My Basic Guide To Finding Cheap Flights


I get a whole heap of people ask me about flights and how to find cheap deals, so I’ve written an extremely basic, (but somehow still long,) guide on how I search for my own flights. I’ve tried not to drone on too much, but I also want to add enough detail that it makes sense.

The main key to saving yourself money when it comes to flights, is to be flexible. The more flexible you are, the more money you’re likely to be able to save. Sometimes the difference in the price of a flight just one or two days earlier or later than the date you intend to fly, will be huge.

If you are extra, super flexible, the best savings can be found when you’re willing to stop off in another country on the way to your destination. For example, a few years ago, when I wanted to fly from Melbourne to India, the cheapest flights I could find for the time I wanted to go, were $1200 AUD (About £660.) A quick search using the Skyscanner trick (which I’ll teach you in a second,) returned results for a $98 flight to Thailand. (£54.) When I checked the cost of flights from Thailand to India, there were a few on there for just $58!! (Which is less than £32!) That’s a total saving of $1044, which translates to £574!!

Similarly, I found return flights Melbourne to Heathrow for £1200, but managed to end up paying £600 for a round trip, with a 3 day stop off in Bali on the way back to the UK and a week long holiday in Bali on the way back to Melbourne.

You’re not always going to make savings that huge, but the more flexible you are, and the more patient you are when searching, the more chance you stand!

How do I find these cheap flights?

Skyscanner is my best friend. Most people I’ve spoken to seem to use Skyscanner already, or have at least heard of it, but quite a few people don’t know about a few simple little Skyscanner tricks which result in cheaper airfare!

So…. I’ll use the upcoming Rio Carnival as an example to show you how it works. I’ll just use a one way flight, as it’s easier to explain. (I’ll literally be looking for these flights as I write this blog post!)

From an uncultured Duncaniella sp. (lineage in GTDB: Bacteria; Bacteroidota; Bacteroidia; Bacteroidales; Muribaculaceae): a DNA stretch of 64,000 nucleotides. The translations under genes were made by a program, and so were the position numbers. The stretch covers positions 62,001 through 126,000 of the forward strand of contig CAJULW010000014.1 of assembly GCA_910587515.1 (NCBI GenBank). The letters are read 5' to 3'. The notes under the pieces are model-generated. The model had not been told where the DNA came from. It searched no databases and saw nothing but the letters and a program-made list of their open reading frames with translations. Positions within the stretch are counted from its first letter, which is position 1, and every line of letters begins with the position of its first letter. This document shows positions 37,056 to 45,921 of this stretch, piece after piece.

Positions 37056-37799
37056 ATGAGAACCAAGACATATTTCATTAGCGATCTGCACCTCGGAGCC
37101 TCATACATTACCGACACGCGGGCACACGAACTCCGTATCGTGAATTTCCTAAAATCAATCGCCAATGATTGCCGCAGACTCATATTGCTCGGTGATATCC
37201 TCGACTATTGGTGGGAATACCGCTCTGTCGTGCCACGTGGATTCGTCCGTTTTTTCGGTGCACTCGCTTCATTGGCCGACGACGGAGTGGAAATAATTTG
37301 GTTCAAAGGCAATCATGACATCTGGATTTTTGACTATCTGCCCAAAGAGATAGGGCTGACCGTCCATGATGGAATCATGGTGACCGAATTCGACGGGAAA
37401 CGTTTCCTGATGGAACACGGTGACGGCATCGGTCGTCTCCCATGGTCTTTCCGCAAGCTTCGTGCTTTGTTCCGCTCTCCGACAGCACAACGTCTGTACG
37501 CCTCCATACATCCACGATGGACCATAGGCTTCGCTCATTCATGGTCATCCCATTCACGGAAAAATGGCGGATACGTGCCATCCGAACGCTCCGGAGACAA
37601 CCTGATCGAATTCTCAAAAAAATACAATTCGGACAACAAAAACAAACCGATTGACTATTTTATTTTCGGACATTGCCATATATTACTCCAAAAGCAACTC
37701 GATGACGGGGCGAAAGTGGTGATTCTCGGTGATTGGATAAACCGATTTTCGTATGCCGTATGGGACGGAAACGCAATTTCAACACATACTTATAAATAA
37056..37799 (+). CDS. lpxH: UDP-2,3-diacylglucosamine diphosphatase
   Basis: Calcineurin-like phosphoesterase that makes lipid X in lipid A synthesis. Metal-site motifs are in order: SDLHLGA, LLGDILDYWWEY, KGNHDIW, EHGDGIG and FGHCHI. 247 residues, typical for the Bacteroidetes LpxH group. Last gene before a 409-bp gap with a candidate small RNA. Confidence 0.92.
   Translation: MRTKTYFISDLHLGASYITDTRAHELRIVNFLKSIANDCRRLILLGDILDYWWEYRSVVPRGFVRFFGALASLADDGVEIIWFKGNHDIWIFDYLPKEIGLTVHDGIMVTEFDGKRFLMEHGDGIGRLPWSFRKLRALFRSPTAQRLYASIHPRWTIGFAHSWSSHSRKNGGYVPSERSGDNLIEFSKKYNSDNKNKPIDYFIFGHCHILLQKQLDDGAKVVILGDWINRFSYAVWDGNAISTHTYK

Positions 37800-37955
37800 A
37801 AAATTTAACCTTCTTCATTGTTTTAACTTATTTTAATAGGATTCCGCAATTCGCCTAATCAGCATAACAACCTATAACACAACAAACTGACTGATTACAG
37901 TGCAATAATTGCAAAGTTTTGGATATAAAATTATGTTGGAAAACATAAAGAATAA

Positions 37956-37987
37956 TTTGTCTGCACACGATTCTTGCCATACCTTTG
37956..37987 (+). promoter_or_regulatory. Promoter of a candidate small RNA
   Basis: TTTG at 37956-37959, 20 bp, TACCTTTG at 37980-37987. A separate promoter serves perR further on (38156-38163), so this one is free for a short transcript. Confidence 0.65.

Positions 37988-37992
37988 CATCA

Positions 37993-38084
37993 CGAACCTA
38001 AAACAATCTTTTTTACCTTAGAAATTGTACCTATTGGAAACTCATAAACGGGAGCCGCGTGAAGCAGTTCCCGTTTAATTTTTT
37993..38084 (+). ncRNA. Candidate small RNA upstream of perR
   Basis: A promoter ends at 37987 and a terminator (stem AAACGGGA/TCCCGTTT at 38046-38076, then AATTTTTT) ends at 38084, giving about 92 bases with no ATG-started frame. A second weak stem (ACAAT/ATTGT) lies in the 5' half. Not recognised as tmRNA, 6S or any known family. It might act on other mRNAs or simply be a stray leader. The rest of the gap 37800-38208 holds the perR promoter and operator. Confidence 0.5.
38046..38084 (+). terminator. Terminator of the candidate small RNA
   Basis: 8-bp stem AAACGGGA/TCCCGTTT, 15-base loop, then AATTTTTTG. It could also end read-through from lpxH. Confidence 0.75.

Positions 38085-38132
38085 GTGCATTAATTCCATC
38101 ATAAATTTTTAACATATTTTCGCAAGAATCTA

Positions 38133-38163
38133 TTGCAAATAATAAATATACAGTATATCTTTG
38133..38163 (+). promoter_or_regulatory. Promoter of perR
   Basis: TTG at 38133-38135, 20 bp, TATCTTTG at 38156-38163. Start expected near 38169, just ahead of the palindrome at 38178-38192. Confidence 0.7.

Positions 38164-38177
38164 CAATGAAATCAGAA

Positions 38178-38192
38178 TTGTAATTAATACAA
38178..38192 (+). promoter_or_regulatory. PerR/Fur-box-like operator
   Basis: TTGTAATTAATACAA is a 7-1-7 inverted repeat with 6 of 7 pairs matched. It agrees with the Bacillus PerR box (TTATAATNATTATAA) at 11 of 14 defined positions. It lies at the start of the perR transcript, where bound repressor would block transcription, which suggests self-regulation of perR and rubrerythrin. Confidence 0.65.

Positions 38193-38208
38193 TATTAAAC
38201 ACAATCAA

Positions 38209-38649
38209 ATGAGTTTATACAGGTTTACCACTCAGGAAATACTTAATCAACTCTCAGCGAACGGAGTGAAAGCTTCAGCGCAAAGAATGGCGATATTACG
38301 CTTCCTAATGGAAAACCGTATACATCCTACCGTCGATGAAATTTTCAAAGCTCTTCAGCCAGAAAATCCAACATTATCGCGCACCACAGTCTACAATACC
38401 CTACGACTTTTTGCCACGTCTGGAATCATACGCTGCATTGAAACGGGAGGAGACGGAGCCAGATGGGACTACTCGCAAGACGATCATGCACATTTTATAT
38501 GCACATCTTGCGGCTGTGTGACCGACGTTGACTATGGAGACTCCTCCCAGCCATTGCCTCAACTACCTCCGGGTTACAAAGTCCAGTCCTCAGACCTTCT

You want to book a flight from London to Rio De Janeiro on the 23rd February - so you search ‘London’ to ‘Rio De Janeiro’ on Skyscanner and input ‘23rd February’ as your departure date. The results come back and the cheapest flight is £1253. (Carnival pushes flight prices up a LOT!)

The cheapest flight on 23td February is £1253

The cheapest flight on 23td February is £1253

£1253 is a huge amount of money for a flight - especially considering that’s just the cost of a one way. You desperately want to go, but £1253 is far too much.

I always tend to search the whole month instead of specific dates.

I always tend to search the whole month instead of specific dates.

Step one is to see if it’s cheaper to fly on a different date. When you’re searching for a flight, instead of looking for a specific date, in the Depart’ box, click ‘Whole Month’ and choose to search the whole of February instead of just the 23rd.

If you’re not aiming to fly somewhere for a specific event, and you’re completely flexible, you can click the ‘Cheapest Month’ box to see when the very cheapest time to go is!


Already, in the search results, you can see that flying to Rio just one day later would save you £312!

Although it’s quite a big saving, £941 is still pretty expensive just for a one way ticket - we can try to bring those costs down further by looking at alternative routes to get there.

Searching for the whole month gives you a better idea of which dates are best to fly!

Searching for the whole month gives you a better idea of which dates are best to fly!

There are two ways to do this. (They’re basically the same method, but in forward and reverse!) You either want to:

1 . Find some really cheap places to fly to from the UK, and then work through them to see if any of the destinations will allow you to fly on to Rio at a good price.

2. Work out which destinations will have the cheapest flights to Rio, and then work through those to see if there are cheap flights from the UK to any of these places.

Today, we’ll be using the second option, and searching in reverse!

Set your destination as ‘Everywhere’

Set your destination as ‘Everywhere’

Go back to your search page on Skyscanner. In the ‘From’ box, type ‘Rio De Janeiro.’ In your destination box, you want to type ‘Everywhere.’ This will bring up a list of the cheapest places that you are able to fly to from Rio. It may seem silly, but this will give us a good idea of destinations that will have the lowest cost flights to Rio. When you hit ‘Search,’ (still using ‘Whole Month’ in your departure date,) this is what the result page will look like…